Last month, Ivan met David Vaux at the 3rd World Conference on Research Integrity in Montreal. David mentioned a retraction he published in Nature, and we thought it would be a great guest post on what it’s like to retract one of your own papers in an attempt to clean up the literature.
In September 1995 Nature asked me to review a manuscript by Bellgrau and co-workers, which subsequently appeared. I was very excited by this paper, as it showed that expression of CD95L on Sertoli cells in allogeneic mismatched testes tissue transplanted under the kidney capsule was able to induce apoptosis of invading cytotoxic T cells, thereby preventing rejection. As I wrote in a News and Views piece, the implications of these findings were enormous – grafts engineered to express CD95L would be able to prevent rejection without generalized immunosuppression.
In fact, I was so taken by these findings that we started generation of transgenic mice that expressed CD95L on their islet beta cells to see if it would allow islet cell grafts to avoid rejection and provide a cure for diabetes in mismatched recipients.
There’s been a lively discussion at Jeff Perkel’s guest post from this morning, “Should Linus Pauling’s erroneous 1953 model of DNA be retracted?” Most of our commenters say “no.” Some of those “nos” are quite emphatic, suggesting that Retraction Watch should brush up on epistemology, or that this was a silly question to begin with.
We appreciate all the feedback, of course, and thought this would be a good opportunity to expand the answers a bit from “yes” and “no” — which a few commenters have begun doing. So we’re posting this poll about what should happen to papers such as Pauling’s that are proven to be wrong, knowing that they continue to be cited as if they had no significant flaws. (Pauling’s, as Perkel pointed out, was actually wrong about at least one thing even when it was published, but leave that aside for these purposes.) Vote here: Continue reading So what should happen to scientific papers that are proven wrong?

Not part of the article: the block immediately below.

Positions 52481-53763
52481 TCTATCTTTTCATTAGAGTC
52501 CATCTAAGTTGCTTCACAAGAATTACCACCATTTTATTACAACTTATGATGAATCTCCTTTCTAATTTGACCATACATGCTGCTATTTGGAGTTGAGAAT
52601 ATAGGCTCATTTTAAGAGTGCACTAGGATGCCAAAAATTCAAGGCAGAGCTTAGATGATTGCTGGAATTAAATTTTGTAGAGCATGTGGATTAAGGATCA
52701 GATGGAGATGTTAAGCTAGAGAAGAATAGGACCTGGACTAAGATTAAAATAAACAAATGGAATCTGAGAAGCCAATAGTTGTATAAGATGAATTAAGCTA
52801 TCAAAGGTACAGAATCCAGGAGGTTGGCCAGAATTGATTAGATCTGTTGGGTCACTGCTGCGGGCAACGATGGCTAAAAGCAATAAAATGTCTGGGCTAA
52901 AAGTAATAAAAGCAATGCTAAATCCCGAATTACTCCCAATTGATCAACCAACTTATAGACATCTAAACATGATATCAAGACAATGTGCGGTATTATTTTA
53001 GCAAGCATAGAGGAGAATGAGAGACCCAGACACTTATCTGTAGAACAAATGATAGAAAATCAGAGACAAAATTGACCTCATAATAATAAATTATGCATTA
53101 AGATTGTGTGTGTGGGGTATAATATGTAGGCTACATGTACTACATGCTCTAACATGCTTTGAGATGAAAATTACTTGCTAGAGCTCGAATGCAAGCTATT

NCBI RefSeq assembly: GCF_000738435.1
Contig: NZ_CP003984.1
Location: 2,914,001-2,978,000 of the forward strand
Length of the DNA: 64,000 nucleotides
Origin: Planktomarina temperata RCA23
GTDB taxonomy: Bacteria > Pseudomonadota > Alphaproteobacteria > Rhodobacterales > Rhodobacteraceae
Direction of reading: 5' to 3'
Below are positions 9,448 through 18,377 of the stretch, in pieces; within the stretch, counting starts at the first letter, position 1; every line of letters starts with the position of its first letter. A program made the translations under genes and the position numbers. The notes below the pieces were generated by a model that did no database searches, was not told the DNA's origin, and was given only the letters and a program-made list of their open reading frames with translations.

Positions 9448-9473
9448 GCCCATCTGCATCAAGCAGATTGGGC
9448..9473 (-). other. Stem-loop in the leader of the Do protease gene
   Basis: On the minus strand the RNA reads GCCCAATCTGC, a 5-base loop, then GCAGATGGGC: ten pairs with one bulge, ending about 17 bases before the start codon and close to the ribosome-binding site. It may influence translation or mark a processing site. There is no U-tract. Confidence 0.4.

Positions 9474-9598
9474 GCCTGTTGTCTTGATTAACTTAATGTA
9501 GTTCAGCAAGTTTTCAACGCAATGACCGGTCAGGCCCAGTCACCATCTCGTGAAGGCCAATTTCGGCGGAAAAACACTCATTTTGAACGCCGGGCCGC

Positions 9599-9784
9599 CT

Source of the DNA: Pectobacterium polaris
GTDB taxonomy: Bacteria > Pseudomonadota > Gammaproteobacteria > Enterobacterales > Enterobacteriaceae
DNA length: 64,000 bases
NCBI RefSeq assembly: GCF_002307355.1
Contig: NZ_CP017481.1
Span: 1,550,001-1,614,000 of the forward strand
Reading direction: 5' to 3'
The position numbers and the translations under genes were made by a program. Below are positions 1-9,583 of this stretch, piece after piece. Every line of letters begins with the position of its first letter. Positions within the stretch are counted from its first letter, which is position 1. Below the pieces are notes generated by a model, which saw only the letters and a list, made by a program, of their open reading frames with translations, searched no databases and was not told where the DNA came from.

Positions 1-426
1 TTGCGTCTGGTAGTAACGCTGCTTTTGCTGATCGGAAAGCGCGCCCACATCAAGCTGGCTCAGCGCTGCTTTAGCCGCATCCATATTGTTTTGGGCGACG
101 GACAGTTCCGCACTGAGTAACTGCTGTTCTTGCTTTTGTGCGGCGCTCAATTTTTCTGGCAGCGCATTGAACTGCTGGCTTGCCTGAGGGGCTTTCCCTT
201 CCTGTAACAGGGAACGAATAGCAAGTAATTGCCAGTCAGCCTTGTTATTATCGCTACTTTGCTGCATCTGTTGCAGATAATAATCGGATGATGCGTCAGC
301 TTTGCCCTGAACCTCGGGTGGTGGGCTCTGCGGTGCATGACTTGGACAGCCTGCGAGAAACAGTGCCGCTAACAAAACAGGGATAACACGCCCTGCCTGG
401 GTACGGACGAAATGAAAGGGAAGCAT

We love history at Retraction Watch, but with few exceptions, such as covering what seems to have been the first-ever English language retraction in 1756, the daily march of retractions doesn’t leave us much time to take steps back. So we’re very glad to be able to present a guest post by our friend Jeff Perkel about a classic paper that scientists have known to be wrong for most of its nearly 60-year-life — and yet remains in the literature.
The date is December 31, 1952. Linus Pauling, the CalTech wunder-chemist who had recently solved the secondary structure of proteins by describing the alpha-helix and the beta-sheet, has just submitted a “Proposed Structure for the Nucleic Acids” to the Proceedings of the National Academy of Sciences. The PNAS description appears in February 1953 and runs for 14 pages, with seven figures and two tables (compare that with Watson and Crick’s one-pager two months later inNature).
We tend to focus on new retractions here at Retraction Watch, and find it difficult enough to even keep up with the hundreds per year. But sometimes it’s illuminating to take a dip into history, so when Richard van Noorden alerted us to what may be the earliest-ever English language retraction, we thought we’d take a look.
Today marks the 1-year anniversary of the launch of Retraction Watch. We’d like to thank our readers, tipsters, and fans for your support and feedback — and our helpful critics who have spurred us to do better.
We haven’t done a careful count — more on more rigorous indexing later — but those posts cover something like 200 retractions, given that there are more than 120 between just Boldt, Bulfone-Paus, and Naoki Mori. That is unusually high activity for a 12-month period; the annual average for the previous 10 years was about 80. (Let us be the first to point out that any correlation between our founding and that high number does not imply causation.)
It’s official.* Joachim Boldt now holds the record for the most retractions by a single author.
As we reported the other day, a group of anesthesia journals was on the verge of revealing a list of 89 articles by Joachim Boldt that would require retraction because the German researcher had failed to receive proper approval from ethics officials for his studies. Today, the coalition issued a letter making the retractions official.